The tip situation at Starbucks is a bit ajar.
Starbucks baristas in New York have banded together to fight a company policy that forces them to share their tips with higher-salaried employees, such as assistant managers and shift supervisors.
“This case goes way beyond Starbucks—this would be a huge win for the restaurant industry in Read More
Say Hello to 'Philip'
Turns out Derek Jeter lacks imagination when it comes to things that are not sports or women.
The Uber-Yankee has been caught trying to hoodwink employees in a Greenwich Village Starbucks into believing he’s a man called Philip, according to The New York Post. The plan may have failed when they released he’s Read More
Tales of Retail
James Joyce once puzzled whether it would be possible to cross Dublin without passing a pub. As it turns out, despite having more than 22 pubs per square mile, with the help of a computer algorithm, it just barely is. Today, after The Center for an Urban Future released its fifth annual study ranking the national retailers popping up all over in New York City, it might have found a harder puzzle to solve. With a reported 24 locations per square mile, is it possible to cross New York without passing a chain store?
The report showed a 2.4 percent increase in the total number of chains over the past year, despite prominent retailers like Filene’s Basement and Betsey Johnson closing their doors. It is boom maintained by trusty stalwarts like Dunkin Donuts, which opened 18 stores in the last year for a total of 484 citywide, followed closely by Subways, with 454 locations, and despite seeming to be on every street corner, Starbucks, with a mere 272 locations.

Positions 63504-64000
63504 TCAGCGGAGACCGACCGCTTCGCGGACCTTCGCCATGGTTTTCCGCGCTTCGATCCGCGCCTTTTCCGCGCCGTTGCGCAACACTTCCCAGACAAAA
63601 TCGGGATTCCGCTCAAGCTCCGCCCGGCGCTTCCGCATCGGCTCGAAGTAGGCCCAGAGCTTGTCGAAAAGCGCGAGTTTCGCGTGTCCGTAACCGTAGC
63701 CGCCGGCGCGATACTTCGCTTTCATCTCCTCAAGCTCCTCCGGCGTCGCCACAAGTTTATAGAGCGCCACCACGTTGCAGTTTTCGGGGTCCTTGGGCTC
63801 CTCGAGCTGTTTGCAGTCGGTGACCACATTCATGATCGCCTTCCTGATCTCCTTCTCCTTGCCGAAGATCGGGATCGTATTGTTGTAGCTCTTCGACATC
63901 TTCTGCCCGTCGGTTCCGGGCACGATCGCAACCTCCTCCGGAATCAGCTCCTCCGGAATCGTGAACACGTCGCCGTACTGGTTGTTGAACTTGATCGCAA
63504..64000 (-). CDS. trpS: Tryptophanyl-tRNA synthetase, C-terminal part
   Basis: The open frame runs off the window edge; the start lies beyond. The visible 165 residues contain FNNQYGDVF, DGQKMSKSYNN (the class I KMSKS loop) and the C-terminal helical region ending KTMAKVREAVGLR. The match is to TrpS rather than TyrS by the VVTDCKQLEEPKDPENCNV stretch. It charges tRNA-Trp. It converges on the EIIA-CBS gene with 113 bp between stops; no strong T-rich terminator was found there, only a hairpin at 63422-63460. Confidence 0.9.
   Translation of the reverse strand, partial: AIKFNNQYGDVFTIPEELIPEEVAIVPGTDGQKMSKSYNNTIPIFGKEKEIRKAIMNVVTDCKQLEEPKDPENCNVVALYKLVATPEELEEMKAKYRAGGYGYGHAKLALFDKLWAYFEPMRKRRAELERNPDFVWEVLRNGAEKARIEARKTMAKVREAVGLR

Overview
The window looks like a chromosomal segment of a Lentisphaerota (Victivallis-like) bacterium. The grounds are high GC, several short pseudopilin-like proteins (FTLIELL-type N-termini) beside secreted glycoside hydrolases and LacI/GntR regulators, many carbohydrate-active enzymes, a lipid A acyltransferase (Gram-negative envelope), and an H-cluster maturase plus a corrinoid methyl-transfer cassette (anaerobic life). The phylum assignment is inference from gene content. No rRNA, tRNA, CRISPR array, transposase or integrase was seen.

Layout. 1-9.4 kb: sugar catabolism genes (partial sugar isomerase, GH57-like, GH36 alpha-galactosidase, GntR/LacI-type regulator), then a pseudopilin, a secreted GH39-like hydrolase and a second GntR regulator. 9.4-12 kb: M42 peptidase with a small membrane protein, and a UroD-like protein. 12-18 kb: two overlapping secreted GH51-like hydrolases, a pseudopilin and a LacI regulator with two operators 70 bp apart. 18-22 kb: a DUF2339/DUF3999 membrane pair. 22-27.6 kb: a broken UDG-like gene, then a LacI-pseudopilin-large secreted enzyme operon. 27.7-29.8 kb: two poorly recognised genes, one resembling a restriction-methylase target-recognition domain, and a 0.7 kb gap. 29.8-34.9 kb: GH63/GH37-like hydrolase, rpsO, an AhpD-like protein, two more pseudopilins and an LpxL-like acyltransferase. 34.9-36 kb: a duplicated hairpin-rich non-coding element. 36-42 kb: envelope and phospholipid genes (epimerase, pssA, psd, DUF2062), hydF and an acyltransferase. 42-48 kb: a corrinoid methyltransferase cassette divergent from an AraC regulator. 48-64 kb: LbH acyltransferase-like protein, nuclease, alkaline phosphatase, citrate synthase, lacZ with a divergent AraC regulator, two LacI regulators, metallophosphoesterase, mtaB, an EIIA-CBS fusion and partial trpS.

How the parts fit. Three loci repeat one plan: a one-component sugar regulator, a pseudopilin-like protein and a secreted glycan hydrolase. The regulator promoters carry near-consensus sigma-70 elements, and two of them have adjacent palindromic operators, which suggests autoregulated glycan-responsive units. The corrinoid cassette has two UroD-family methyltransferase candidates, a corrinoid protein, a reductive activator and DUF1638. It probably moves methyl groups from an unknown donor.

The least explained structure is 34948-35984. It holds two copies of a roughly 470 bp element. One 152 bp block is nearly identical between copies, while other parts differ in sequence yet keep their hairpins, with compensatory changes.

Gays in the rainy Northwest have reason to celebrate tonight: the Washington State Senate voted 28-21 in favor of a bill to legalize same-sex marriage there.
The poetically-named SB 6239, which was supported by major corporations with Washington interests such as Starbucks and Google, will now go to the House, where it also likely to pass. Washington Governor Chris Gregoire has indicated in several public statements that she will sign the bill once it lands on her desk.
The Lease Beat
Not many landlords would have reason to celebrate landing a deal with Starbucks, a nearly ubiquitous retail presence in Manhattan.
But at 1140 Broadway, a roughly 200,000 square foot building owned by Colliers International executives Andy Roos and Michael Cohen, the deal the pair recently negotiated with the coffeehouse giant felt notable.
No, it has nothing to due with the Mister PeePee, the chronic, chronicling jack-off artist with a penchant for pumpkin soy lattes. The reason that several of New York City’s 180+ Starbucks locations are closing off access to their restrooms is because of you.
You may have already heard of Mister PeePee, a man on a mission to go around jerking off in every Starbucks bathroom in the city and then rating the lavatory on several key factors. (I.e. cleanliness, whether or not anyone knocked while he was trying to do his business, coffee taste). What you don’t know is how Mister Peepee is actually doing you a service.
For caffeine guzzlers unable to find one of the 17,000 Starbucks currently operating on, oh, every other block across 50 countries, the search just got a little easier.
Indeed, W&H Properties inked a 10-year, 1,189-square-foot lease for the Seattle-based coffee brewer in its last remaining retail space at 1350 Broadway, brokers told The Commercial Observer.
This letter, from former Governor Paterson is hanging on the wall in the New York Observer‘s conference room. In it, Paterson politely declines my publisher’s $5 Starbucks giftcard, due to the strict nature of Albany’s ethics rules.
I officially start here tomorrow, but couldn’t resist sharing that one. Hopefully, tomorrow I’ll have newsier information Read More
You can already follow the trail of Crumbs from the tip of the island almost to the top of Central Park. But the cupcake maker could eventually become one of the city’s most ubiquitous food chains.
“How many locations does Starbucks have?” Newmark Knight Frank’s Jeff Roseman, who represents the tenant, asked The Commercial Observer Read More